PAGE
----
Add into all this, North Korea successfully placed 2 satellites in polar orbit in, one in 2012 and the other in 2016. R. James Woolsey,  former director of the Central Intelligence Agency, and Peter Vincent Fry, executive director of the Task Force on National and Homeland Security as well as director of the Nuclear Strategy Forum, both congressional advisory boards, warned:
Quote
Both satellites now are in south polar orbits, evading many U.S. missile defense radars and flying over the United States from the south, where our defenses are limited. Both satellites -- if nuclear armed -- could make an electromagnetic pulse (EMP) attack that could blackout the U.S. electric grid for months or years, thereby killing millions.
Dealing with those satellites during launch or before they achieved orbit would have been fortunate.  They're obviously a significant threat.

linuxfreakus

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Re: North Korea
« Reply #18 on: April 19, 2017, 11:23:57 AM »
You can definitely make a reactor from a landfill.  People throw away lots of things that if collected in large numbers would be enough radioactive material to make a reactor.... granted a lot of it is stuff that has shorter half life and wouldn't last as long... but it would work.  To actually make nuclear weapons you'd need some specific elements that would be harder to find in a landfill.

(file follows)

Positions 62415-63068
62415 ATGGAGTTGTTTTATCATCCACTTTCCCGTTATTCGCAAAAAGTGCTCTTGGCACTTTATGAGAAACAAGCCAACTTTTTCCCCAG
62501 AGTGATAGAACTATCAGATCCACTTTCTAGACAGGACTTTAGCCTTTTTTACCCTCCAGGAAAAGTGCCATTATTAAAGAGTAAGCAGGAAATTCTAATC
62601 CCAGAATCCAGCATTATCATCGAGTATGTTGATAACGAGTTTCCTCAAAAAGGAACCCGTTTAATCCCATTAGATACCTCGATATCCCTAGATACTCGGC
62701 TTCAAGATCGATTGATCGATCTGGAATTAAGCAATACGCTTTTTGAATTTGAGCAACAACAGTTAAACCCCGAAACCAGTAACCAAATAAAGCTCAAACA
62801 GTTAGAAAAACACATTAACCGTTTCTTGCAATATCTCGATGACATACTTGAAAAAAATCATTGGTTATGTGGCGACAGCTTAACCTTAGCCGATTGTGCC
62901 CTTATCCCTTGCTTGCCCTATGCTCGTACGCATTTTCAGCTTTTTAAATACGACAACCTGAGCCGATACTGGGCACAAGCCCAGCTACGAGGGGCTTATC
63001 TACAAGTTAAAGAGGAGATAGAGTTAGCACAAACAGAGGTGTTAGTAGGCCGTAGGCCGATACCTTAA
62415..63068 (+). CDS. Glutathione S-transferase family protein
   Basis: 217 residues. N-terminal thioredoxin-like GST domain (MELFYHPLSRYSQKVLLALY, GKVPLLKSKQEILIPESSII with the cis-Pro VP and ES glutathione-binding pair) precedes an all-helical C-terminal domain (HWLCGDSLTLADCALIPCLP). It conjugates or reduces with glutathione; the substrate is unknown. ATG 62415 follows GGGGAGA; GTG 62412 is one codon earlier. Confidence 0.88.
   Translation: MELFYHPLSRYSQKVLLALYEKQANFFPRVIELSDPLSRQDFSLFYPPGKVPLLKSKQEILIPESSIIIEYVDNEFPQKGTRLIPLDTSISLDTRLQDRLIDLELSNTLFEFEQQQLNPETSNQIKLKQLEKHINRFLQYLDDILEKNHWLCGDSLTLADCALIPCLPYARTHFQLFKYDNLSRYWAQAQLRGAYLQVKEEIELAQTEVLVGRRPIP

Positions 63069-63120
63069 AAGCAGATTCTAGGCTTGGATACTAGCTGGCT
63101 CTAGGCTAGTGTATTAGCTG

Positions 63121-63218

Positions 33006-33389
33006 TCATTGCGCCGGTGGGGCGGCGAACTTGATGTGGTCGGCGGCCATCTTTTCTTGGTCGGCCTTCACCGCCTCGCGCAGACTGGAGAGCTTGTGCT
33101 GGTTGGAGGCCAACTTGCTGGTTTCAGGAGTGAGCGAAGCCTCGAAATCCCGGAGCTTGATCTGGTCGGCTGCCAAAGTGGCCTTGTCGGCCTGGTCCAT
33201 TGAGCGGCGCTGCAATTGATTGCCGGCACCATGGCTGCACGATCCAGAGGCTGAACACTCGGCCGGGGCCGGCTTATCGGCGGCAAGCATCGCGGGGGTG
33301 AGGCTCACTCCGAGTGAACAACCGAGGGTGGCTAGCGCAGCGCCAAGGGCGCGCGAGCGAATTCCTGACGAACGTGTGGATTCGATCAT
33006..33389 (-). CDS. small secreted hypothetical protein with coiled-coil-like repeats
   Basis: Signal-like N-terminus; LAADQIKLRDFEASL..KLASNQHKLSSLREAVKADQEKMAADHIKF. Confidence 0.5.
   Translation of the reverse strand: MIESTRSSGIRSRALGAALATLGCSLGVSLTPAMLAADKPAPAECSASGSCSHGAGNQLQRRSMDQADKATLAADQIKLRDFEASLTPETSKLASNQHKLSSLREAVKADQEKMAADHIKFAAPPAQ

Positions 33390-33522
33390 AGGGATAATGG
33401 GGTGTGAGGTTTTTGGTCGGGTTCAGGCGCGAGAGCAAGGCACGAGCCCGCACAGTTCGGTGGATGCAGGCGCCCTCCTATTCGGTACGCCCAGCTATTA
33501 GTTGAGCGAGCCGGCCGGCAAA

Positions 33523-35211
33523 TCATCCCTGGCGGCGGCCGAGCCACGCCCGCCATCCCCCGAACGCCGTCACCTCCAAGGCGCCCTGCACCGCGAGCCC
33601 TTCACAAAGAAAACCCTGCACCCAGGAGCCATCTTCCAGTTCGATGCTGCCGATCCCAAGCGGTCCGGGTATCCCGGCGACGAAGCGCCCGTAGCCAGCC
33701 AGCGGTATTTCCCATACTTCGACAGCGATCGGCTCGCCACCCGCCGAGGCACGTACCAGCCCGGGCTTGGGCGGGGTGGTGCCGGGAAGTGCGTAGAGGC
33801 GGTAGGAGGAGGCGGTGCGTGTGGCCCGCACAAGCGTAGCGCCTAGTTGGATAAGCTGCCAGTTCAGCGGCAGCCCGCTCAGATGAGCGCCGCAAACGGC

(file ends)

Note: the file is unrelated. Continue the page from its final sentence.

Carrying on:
I don't know about building reactors out of used coffee grounds and old newspapers.  I think it's quite  bit more complex.

True, satellite launched nukes could be hard to stop too since they could drop payload much closer to the target.  That said, I find it hard to believe that they haven't used some of our secret DARPA space tech to have a closer look at those things and cause them to "have an accident" if deemed a threat.  I still think subs are the greater threat.  Despite all the public statements about how easy they would be to track because they are old and diesel, I don't buy it. We've consistently had old diesel subs get through some of the densest and most sophisticated sub monitoring networks during various war games.  I don't think they can track them nearly as well as they claim.  They do have some rather belated underwater drone projects in the works that might help though.